Parenting: Top Ten Ways Teens Hide Online Behavior From Parents
Teenagers are getting clever with their online behavior. A new survey from McAfee revealed that nearly half of parents believe their teens tell them everything they do online, while 70% of teens revealed that they have found ways to avoid parental monitoring.
How Teens Hide Their Online Behavior From Their Parents
The top ten ways teens fool their parents include the following:
1. Clearing the browser history (53%)
2. Closing/minimizing the browser when a parent walks by (46%)
3. Hiding or deleting instant messages or videos (34%)
4. Lying or omitting details about online activities (23%)
5. Using a computer their parents don’t check (23%)
6. Using an Internet-enabled mobile device (21%)
7. Using privacy settings to make certain content viewable only by friends (20%)
8. Using private browsing modes (20%)
9. Creating private email address unknown to parents (15%)
10. Creating duplicate/fake social network profiles (9%)
Many of these tricks can be prevented by installing a parental control solution that monitors Internet usage or time controls. For example, Net Nanny can monitor the web sites a teen visits and also Facebook activity.
Also, it's very important to not give a child or teen "administrator" rights on your home computer. To clarify, all computer operating systems have modes of operation. These modes restrict privileges on what a user of the computer can and cannot do. If someone has "Admin" rights, they have unrestricted access to create, delete, and modify files, folders, and settings on that computer. A technically savvy user with “Admin” rights doesn't need to play by the standard rules to uninstall programs or delete critical files. The operating system assumes that if you are the Admin, you are in charge. To learn more about this, see this article "Parents: Don't Give Kids Admin Rights On Their Computer."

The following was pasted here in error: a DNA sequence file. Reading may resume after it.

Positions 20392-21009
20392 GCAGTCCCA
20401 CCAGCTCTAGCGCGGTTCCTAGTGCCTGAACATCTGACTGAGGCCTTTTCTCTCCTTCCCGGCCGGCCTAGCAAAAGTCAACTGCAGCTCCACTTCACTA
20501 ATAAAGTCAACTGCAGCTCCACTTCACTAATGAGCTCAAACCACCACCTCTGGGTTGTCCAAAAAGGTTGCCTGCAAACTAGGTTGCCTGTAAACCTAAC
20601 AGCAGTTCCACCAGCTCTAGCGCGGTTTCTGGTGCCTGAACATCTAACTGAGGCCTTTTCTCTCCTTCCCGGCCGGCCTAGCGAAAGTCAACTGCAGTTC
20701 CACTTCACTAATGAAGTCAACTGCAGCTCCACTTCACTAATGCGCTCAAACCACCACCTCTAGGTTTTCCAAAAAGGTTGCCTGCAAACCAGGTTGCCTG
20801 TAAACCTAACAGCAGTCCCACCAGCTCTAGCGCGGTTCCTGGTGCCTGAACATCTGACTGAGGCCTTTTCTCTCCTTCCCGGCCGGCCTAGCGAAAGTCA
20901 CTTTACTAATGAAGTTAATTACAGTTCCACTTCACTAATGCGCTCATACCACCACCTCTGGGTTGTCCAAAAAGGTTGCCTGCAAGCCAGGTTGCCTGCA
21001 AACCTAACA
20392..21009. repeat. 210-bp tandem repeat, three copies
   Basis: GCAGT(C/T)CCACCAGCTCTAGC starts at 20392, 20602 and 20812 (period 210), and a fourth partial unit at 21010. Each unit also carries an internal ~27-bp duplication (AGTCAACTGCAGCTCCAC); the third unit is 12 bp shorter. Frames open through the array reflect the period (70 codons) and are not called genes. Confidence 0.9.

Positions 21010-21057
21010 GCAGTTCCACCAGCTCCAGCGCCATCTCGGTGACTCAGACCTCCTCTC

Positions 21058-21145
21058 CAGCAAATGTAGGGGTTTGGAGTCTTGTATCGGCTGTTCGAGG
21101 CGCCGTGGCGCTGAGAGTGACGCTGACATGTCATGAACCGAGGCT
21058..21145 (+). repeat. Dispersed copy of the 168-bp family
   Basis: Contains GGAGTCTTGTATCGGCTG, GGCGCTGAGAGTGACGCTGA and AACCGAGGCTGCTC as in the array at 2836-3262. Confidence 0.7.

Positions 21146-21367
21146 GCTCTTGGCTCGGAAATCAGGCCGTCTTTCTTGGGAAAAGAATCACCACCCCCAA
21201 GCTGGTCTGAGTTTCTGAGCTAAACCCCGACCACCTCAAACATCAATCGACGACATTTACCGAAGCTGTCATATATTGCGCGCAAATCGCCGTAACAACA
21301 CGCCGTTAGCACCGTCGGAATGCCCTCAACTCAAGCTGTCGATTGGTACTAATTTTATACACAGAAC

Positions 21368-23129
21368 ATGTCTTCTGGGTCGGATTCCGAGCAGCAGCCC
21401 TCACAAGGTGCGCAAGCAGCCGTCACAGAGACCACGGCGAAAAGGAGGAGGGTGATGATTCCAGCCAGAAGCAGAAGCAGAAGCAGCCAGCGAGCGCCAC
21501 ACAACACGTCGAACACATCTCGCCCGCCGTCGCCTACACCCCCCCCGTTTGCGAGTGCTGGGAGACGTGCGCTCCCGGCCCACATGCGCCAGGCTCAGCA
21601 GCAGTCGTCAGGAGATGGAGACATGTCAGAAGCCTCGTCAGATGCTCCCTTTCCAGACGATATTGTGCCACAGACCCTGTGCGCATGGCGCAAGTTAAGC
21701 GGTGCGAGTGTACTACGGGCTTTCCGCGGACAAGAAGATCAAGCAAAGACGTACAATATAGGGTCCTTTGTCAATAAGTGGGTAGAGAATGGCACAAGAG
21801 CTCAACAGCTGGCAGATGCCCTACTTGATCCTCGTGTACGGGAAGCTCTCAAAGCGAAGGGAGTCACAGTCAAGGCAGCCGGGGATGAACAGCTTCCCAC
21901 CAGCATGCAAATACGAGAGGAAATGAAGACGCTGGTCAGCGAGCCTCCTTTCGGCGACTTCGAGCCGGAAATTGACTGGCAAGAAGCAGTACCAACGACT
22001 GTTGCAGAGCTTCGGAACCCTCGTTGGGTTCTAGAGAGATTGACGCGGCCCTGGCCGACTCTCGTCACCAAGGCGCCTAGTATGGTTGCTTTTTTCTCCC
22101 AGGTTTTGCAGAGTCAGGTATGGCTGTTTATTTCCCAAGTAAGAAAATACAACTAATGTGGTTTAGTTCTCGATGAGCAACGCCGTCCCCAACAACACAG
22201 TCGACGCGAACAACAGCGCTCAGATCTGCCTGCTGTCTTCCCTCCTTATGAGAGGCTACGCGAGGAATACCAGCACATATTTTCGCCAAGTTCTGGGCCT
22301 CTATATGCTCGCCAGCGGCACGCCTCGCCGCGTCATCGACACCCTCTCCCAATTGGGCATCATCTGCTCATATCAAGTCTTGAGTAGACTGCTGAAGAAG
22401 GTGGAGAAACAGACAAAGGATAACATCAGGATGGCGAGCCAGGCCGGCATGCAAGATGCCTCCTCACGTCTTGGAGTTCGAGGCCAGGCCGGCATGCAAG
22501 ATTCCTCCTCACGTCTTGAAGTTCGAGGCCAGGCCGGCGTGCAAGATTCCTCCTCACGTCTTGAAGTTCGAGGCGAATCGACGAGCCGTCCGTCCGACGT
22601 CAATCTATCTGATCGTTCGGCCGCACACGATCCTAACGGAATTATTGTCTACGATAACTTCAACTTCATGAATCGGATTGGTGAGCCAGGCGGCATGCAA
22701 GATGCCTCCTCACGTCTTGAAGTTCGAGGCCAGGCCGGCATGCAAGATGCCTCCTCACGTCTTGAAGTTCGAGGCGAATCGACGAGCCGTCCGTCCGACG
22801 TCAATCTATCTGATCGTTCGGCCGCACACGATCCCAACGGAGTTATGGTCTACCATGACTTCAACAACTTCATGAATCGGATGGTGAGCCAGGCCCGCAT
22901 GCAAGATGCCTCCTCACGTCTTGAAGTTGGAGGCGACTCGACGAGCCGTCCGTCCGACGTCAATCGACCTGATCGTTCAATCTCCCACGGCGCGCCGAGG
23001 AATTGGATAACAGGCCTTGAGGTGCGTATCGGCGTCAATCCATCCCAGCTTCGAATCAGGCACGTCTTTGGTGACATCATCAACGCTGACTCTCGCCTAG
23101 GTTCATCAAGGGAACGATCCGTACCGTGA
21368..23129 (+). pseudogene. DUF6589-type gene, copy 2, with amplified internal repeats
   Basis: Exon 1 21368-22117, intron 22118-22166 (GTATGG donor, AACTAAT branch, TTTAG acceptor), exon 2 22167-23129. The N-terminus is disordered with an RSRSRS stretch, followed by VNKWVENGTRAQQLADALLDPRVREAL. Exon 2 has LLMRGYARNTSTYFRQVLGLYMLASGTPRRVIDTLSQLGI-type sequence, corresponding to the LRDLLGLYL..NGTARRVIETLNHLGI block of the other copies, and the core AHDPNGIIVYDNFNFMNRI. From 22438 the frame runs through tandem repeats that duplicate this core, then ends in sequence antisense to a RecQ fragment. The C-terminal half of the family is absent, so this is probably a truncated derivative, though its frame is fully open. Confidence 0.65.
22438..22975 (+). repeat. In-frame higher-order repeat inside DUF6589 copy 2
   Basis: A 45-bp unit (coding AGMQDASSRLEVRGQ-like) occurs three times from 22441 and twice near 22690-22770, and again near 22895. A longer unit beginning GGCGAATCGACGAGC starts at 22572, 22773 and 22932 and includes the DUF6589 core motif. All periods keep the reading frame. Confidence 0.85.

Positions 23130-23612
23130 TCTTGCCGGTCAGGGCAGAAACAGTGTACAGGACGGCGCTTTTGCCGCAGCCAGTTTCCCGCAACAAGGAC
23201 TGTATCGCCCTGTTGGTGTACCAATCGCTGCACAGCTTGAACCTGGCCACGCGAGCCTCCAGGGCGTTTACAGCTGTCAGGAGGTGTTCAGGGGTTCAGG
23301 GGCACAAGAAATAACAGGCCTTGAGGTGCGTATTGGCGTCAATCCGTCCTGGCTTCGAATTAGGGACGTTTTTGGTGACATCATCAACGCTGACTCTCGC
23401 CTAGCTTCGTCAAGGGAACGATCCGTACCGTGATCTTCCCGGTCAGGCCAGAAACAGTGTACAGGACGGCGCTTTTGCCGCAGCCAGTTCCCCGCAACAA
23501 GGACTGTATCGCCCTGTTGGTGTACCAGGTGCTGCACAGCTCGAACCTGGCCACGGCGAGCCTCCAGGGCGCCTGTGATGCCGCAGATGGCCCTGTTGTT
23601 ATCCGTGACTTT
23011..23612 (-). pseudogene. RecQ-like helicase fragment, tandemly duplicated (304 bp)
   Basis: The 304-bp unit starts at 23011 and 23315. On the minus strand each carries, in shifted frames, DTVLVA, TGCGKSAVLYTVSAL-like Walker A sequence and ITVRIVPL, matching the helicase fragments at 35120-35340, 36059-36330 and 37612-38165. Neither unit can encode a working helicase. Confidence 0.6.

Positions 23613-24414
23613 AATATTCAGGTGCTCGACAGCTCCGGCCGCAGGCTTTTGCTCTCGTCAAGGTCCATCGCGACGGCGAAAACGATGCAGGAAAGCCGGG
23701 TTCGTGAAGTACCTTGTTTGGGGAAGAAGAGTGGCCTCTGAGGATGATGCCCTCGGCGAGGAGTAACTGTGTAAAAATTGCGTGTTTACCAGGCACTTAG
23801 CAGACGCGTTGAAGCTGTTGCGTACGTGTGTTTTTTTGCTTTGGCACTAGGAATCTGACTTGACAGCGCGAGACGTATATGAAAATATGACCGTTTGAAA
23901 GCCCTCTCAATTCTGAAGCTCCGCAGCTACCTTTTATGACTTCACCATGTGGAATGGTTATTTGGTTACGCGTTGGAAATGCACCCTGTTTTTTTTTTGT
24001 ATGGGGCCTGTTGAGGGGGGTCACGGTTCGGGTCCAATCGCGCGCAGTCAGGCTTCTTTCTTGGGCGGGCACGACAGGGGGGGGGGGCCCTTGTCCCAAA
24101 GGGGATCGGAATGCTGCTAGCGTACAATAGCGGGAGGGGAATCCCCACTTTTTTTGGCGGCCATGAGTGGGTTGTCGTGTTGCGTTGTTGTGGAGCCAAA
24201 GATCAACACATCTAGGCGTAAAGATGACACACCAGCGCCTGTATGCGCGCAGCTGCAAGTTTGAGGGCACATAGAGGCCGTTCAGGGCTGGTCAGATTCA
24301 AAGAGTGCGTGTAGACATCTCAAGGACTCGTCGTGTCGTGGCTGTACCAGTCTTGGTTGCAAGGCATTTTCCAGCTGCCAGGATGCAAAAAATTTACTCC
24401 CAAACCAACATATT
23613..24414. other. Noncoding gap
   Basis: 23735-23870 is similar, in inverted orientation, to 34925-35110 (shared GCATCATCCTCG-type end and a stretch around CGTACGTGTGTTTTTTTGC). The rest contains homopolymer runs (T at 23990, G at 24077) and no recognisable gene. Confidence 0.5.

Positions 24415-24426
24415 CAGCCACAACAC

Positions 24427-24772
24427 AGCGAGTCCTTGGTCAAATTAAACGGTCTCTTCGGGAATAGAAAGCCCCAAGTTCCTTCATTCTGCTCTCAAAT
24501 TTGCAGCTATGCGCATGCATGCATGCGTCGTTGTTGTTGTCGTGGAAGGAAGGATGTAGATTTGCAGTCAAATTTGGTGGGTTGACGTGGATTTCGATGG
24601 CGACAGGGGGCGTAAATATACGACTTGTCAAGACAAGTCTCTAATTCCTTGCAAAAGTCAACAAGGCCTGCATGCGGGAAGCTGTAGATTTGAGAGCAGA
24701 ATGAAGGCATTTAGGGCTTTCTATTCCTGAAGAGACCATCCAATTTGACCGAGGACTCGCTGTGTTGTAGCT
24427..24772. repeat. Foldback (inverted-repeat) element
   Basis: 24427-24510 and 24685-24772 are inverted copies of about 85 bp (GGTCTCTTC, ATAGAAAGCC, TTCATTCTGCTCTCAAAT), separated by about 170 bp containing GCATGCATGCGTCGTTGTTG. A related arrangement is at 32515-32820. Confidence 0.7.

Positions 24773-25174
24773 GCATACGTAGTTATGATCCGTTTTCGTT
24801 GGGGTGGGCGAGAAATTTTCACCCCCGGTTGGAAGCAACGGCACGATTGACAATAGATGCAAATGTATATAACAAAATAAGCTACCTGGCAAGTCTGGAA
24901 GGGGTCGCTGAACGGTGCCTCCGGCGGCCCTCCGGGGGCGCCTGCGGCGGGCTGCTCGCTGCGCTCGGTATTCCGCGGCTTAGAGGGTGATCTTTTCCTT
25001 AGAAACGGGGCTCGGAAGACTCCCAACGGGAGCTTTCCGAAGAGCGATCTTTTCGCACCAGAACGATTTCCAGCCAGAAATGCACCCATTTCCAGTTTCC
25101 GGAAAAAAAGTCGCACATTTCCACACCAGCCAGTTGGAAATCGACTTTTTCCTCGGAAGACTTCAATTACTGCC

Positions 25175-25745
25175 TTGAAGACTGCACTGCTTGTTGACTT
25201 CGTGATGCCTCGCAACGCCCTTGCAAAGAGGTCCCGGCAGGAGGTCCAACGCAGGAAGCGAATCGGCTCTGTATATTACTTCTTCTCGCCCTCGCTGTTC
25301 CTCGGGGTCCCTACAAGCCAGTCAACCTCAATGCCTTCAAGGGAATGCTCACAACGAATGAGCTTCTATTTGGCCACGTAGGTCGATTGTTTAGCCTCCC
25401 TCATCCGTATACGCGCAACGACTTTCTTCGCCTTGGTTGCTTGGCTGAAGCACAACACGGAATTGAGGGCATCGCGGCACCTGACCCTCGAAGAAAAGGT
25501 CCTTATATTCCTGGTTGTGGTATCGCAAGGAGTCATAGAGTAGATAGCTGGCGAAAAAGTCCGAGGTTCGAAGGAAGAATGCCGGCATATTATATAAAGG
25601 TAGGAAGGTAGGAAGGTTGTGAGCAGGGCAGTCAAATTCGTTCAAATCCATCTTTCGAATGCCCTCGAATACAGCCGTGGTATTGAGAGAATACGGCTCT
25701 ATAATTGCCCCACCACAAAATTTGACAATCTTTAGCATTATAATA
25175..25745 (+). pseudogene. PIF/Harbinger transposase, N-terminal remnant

Overall, parents need to have open dialogues with their teens about Internet use. There are other issues that teens either forget about or omit from conversation. Those issues are identity theft, cyberbullying, sexual predators, and more. Teens tend to post too much information online because they have less inhibition dealing with the cyber world.
I work for Net Nanny. The opinions expressed here are my own.
How do you monitor your teen's online behavior? How do you help them stay safe on the Internet?
Russ Warner is President & CEO of ContentWatch, maker of Net Nanny, top-rated desktop and mobile web filter (www.netnanny.com). He is used as an expert source in the national press on a regular basis and speaks regularly on the topic of Internet and mobile safety. Warner was asked to speak at the International Consumer Electronics Show in Las Vegas on what parents can do to help their children navigate the digital age and was recently quoted in the NY Post. Under Warner’s leadership, ContentWatch leads an ongoing Internet safety campaign and has conducted seminars for the local Utah media, the Utah Coalition Against Pornography, and numerous schools.
Featured image courtesy of Flickr.
Latest posts by CariThompson (see all)
- Falafel Recipe: 10 Minute Healthy Dinner - March 22, 2019
- Relationships: How to Give the Perfect Gift - December 25, 2018
- Christmas Craft: How to Make Shabby Chic Christmas Stockings - November 28, 2018